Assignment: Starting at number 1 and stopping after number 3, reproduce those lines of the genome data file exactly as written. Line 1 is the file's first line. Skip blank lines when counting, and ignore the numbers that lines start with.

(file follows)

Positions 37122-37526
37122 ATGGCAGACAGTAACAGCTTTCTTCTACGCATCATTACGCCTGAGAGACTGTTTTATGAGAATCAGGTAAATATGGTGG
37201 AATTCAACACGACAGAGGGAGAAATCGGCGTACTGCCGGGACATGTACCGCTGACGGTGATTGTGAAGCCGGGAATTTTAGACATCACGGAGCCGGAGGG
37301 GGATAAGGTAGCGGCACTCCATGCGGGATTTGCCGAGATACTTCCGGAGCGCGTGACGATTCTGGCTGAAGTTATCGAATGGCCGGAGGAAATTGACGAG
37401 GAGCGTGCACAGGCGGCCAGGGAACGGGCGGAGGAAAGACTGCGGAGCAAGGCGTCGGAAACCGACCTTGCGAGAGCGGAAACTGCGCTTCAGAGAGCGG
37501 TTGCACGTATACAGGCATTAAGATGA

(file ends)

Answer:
Positions 37122-37526
37122 ATGGCAGACAGTAACAGCTTTCTTCTACGCATCATTACGCCTGAGAGACTGTTTTATGAGAATCAGGTAAATATGGTGG
37201 AATTCAACACGACAGAGGGAGAAATCGGCGTACTGCCGGGACATGTACCGCTGACGGTGATTGTGAAGCCGGGAATTTTAGACATCACGGAGCCGGAGGG